As we age, our mid-section can be a challenge. Most of us know that as we get older, our stomach is where we tend to gain our weight. Pregnancy, weight changes, genetics and more can also affect this area. For many, a tummy tuck (or "abdominoplasty") is a good option.

Tummy tuck surgery can reshape your midsection. It can improve stretched abdominal tissue, stretch marks, and muscle laxity. The result is a slimmer and tighter abdomen.

Many techniques are possible with a tummy tuck:

  • Liposuction can remove excess fat
  • Removal or tightening of loose or sagging skin
  • Repairing weak or separated muscles
  • Various body contouring techniques are options

The incision will vary depending on anatomy and desired results. One typical incision is horizontal at the pubic hairline, extending towards each hip. A second incision near the navel may be necessary for skin removal. In some cases, liposuction alone may be a good option. Your surgeon will tailor the recommendations to your goals.

There are varying degrees of tummy tucks, such as:

  • Full – This addresses the entire abdomen. Your surgeon will remove excess skin and may reposition the belly button. Your surgeon may tighten your muscles, and may use liposuction to remove excess fat.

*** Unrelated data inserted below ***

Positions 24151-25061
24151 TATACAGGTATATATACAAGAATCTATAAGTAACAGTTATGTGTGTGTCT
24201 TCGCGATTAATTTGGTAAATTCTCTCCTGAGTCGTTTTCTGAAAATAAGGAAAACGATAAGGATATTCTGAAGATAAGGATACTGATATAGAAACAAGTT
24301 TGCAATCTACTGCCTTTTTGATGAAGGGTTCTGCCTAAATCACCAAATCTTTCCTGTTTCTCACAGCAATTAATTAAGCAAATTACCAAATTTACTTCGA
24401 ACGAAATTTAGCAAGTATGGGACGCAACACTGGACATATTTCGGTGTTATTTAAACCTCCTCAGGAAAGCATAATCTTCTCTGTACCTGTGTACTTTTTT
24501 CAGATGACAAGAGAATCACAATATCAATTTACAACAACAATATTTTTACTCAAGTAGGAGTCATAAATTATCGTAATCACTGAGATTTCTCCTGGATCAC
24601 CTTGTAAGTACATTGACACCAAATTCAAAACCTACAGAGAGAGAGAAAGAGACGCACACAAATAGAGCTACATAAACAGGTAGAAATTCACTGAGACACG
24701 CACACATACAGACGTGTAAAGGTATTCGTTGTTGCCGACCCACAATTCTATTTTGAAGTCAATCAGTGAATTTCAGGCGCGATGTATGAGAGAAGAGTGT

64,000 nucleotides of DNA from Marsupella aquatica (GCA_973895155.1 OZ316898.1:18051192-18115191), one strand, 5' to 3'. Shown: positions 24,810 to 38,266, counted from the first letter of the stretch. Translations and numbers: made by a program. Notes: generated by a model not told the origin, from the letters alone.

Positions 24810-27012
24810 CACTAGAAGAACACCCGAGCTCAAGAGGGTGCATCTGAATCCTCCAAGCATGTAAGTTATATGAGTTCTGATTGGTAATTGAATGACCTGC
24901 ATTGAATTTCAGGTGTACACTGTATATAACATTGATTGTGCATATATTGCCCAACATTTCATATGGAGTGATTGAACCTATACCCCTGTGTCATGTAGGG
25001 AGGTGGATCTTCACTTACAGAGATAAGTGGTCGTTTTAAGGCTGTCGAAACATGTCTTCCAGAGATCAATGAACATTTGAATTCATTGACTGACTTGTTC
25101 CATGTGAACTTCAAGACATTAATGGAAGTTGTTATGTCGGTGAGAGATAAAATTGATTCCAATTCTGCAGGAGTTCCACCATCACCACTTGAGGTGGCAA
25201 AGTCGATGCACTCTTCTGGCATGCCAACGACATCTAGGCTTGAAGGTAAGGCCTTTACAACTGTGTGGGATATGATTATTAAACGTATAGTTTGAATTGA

• Mini – For those who may not need the full abdominoplasty, a mini tummy tuck is an option. This focuses on the area below the belly button and down to the lower abdomen. This option does not reposition the belly button.
  • Extended – This is also called a circumferential lower body lift. An extended tummy tuck addresses the entire abdomen as well as the lower back and hip area.


Based on what kind of tummy tuck you receive; your recovery time will vary. Generally, you can expect recovery to be between two and four weeks. Bandages will cover your incisions. You may have a bandage or other wrap to reduce swelling and aid in healing. Small tubes may be under the skin to drain any excess blood or fluid. Finally, your surgeon will explain:

  • How to care for the surgical site and drains
  • Medications to apply or take
  • Specific concerns to look for at the surgical site